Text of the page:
There are so many reason that I love my minivan. I can do so much inside it. Here are just few awesome things I have done easily in my minivan: changed clothes, napped, had sex in the front seats, peed in a cup, had an enjoyable dinner, had sex in the middle seats, changed a tampon, had a beer, built a fort, the list really goes on and on. I seriously have to ensure that we drive my husband’s car if we ever get to go anywhere solo because he automatically thinks that the two of + the van = a good time. It really doesn’t matter where we are going or what we have to do, if we are alone in the van then my husband thinks it’s go time! So I guess I would say that the minivan is the ultimate mom machine. wink wink!

Here’s what else I think about vans. They usually hold some incredibly kind and brave individuals, especially the really big and specially made ones. Some of Jack’s best buds from therapy have a really large van and Jack gets so excited to see it on Wednesdays. The family this van belongs to has several children, most are adopted and have different needs and abilities. I admire the mama of this family and I love seeing the van as well because it means I get to see her amazing kiddos and chat for a second. I never want another mom to feel ashamed of what she drives! I know it’s on me that the blogger’s comments made me feel less than, but I don’t think it’s a secret that minivans have a bad rep. AND of course I will take every opportunity I can to spread a little awareness. I think people (especially those with a platform) tend to forget their privilege. This anti-van mommy blogger, for example, has so many women listening and watching; no one wants to feel that their life is less than because of the car they drive. I can’t be her only (former) follower who drove a van. That’s why I also say that kindness is always the coolest!! Words have so much impact, especially on us medical mamas who already have to sift through the bullsh*t of what is said to us. I have plenty of daily reminders that my life is different, but it’s important to me to make sure everyone knows that different is not less! Different is beautiful, my van is beautiful, my life is beautiful, and I’m so proud of it all. ❤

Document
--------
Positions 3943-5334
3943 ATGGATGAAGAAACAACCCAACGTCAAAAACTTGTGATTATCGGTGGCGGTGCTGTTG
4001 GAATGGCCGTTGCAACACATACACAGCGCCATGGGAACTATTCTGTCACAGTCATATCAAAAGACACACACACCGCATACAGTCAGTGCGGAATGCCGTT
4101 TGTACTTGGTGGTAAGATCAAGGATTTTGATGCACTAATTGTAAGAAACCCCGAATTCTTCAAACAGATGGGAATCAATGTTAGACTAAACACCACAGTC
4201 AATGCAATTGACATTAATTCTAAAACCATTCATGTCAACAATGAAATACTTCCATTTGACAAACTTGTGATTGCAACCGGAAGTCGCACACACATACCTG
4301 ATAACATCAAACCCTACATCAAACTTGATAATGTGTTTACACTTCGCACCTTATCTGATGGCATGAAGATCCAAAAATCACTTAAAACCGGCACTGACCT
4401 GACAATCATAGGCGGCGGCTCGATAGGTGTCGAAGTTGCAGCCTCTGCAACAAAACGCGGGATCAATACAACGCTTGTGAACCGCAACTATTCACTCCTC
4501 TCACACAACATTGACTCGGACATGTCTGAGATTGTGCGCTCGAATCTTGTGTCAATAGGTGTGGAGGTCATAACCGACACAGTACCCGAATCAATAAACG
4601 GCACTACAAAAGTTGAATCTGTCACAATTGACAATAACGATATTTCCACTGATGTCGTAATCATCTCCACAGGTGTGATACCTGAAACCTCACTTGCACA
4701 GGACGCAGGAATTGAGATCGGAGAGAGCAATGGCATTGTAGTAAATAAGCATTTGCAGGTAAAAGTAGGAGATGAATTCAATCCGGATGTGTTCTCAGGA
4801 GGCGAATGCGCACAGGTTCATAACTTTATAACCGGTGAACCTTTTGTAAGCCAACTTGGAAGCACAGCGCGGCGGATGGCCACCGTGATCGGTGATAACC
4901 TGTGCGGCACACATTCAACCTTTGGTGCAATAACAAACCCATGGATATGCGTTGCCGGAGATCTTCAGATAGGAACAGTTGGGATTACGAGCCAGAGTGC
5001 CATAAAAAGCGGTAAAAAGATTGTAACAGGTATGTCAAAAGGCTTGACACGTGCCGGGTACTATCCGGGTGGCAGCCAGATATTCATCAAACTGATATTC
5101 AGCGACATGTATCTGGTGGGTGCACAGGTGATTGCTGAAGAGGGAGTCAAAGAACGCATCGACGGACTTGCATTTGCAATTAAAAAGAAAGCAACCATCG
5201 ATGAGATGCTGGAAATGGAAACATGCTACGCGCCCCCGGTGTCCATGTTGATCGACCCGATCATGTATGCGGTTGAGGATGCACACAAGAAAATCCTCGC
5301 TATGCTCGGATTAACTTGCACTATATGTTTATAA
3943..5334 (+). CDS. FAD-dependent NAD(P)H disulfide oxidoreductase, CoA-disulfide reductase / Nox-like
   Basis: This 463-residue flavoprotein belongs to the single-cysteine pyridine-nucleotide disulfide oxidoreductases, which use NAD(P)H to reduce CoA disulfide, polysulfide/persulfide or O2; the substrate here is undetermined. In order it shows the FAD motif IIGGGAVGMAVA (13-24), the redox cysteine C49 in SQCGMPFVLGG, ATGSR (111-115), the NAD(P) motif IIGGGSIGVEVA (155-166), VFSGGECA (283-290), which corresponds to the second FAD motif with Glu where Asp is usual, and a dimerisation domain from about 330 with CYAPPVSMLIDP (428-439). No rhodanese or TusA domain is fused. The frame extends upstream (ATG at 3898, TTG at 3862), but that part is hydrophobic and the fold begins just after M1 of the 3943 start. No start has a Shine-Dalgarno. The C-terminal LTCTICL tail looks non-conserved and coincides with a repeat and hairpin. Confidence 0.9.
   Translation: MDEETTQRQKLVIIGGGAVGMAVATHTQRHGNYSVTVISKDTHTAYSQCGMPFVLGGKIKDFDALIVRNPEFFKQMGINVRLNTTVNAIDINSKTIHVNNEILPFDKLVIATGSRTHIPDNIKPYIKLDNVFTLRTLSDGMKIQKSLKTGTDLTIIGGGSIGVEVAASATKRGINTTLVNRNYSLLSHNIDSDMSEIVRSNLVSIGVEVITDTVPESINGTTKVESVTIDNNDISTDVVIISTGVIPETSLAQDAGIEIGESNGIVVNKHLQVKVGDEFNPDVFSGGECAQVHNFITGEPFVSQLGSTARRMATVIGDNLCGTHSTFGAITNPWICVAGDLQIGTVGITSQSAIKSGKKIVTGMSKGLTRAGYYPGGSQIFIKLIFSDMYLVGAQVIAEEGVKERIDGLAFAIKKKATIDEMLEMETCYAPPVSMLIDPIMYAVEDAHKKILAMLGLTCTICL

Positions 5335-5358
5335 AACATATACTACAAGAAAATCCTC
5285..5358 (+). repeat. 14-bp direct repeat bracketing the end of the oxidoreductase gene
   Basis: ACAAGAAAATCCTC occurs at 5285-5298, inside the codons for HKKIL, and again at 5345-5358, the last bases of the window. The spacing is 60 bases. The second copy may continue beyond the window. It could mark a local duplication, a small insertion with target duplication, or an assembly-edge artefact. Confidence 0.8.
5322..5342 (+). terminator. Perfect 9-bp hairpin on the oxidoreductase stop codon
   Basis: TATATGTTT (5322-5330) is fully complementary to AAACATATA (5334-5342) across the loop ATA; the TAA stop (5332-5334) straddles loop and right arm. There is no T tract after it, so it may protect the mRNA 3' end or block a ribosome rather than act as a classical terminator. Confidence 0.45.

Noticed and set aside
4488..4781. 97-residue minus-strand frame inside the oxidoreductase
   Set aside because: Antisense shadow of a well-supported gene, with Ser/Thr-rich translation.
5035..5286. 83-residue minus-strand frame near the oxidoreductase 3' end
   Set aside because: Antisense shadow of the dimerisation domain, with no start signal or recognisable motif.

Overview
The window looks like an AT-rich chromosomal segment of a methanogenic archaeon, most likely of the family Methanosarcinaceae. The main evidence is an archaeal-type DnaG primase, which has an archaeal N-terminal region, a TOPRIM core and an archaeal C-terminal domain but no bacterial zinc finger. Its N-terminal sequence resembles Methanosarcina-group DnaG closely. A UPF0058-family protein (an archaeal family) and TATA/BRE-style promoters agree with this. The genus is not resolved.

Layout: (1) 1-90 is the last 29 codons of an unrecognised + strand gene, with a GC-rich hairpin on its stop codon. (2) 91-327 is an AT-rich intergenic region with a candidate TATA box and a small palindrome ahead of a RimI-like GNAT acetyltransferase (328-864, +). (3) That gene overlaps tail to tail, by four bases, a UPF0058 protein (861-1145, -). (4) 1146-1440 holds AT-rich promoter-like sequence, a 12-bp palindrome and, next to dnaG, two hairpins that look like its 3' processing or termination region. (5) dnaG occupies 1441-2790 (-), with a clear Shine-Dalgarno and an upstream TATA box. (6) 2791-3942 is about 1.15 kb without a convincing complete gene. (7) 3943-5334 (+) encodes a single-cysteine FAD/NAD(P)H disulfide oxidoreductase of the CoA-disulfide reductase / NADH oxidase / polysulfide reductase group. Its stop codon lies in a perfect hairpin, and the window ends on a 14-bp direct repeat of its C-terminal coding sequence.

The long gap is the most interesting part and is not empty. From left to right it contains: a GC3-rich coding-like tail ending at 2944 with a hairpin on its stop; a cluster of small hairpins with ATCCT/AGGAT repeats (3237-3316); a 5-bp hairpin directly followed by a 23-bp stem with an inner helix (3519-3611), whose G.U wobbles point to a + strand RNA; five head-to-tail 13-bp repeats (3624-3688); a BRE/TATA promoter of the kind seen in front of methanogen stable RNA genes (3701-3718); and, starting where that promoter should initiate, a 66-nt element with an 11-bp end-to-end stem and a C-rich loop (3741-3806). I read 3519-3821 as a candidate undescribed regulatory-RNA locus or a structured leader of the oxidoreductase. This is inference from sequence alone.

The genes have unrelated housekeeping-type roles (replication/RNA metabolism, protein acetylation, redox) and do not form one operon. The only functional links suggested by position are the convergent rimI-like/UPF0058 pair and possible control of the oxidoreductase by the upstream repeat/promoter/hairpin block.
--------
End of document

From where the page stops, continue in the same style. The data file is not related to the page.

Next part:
This is me, my messy mom bun, and my vanny van with the new stickers!!IMG-8405